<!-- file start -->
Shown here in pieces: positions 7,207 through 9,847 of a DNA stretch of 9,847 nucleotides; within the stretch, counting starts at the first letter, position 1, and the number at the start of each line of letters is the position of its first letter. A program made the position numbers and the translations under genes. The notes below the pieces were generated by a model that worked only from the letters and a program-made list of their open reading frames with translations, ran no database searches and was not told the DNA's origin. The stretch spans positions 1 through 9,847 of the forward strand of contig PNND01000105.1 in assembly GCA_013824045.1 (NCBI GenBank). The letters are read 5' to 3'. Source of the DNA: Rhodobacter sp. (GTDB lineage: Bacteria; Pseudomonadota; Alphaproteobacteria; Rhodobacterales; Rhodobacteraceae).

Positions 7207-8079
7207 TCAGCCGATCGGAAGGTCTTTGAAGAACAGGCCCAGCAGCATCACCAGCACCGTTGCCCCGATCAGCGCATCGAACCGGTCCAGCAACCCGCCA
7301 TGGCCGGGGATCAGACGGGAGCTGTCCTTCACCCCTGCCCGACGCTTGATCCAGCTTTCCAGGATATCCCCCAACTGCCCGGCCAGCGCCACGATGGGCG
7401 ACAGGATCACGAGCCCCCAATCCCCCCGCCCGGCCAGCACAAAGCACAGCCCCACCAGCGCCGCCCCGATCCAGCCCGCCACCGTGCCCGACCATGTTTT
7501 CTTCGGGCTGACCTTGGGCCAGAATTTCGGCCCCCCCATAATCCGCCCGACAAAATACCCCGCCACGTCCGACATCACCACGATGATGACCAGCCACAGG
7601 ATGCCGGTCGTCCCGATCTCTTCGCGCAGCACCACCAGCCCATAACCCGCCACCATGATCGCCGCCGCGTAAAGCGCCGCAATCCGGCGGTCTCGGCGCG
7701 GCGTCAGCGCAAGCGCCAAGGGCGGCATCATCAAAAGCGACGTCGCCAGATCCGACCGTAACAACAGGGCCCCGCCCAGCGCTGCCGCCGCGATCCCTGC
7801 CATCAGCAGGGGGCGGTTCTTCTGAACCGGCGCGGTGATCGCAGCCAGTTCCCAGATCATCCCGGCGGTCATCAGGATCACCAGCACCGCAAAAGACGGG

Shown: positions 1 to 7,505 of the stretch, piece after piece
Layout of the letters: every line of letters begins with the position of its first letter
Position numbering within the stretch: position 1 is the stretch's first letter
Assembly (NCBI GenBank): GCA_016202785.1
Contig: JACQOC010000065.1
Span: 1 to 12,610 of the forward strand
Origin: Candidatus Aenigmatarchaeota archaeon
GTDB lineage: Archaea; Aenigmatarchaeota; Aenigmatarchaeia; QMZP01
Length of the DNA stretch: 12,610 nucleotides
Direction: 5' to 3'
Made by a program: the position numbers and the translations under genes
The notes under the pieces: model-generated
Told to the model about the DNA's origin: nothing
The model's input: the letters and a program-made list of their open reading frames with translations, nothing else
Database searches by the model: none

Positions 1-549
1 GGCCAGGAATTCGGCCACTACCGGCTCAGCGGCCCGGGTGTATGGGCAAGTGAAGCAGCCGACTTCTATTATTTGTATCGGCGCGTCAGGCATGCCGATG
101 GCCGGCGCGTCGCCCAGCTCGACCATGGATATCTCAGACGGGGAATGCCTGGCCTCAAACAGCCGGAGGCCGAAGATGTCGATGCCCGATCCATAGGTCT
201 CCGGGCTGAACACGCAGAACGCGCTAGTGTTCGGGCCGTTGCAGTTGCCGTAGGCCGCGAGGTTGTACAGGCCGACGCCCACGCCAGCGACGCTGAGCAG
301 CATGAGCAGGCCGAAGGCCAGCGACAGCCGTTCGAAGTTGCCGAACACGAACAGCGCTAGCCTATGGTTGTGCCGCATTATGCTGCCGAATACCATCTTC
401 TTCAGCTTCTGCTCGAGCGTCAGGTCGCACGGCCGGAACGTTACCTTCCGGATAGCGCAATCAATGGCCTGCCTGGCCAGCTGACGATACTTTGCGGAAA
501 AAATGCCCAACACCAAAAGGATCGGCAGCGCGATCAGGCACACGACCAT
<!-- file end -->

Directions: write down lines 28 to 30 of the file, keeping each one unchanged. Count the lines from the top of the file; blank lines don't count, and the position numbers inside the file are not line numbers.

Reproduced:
201 CCGGGCTGAACACGCAGAACGCGCTAGTGTTCGGGCCGTTGCAGTTGCCGTAGGCCGCGAGGTTGTACAGGCCGACGCCCACGCCAGCGACGCTGAGCAG
301 CATGAGCAGGCCGAAGGCCAGCGACAGCCGTTCGAAGTTGCCGAACACGAACAGCGCTAGCCTATGGTTGTGCCGCATTATGCTGCCGAATACCATCTTC
401 TTCAGCTTCTGCTCGAGCGTCAGGTCGCACGGCCGGAACGTTACCTTCCGGATAGCGCAATCAATGGCCTGCCTGGCCAGCTGACGATACTTTGCGGAAA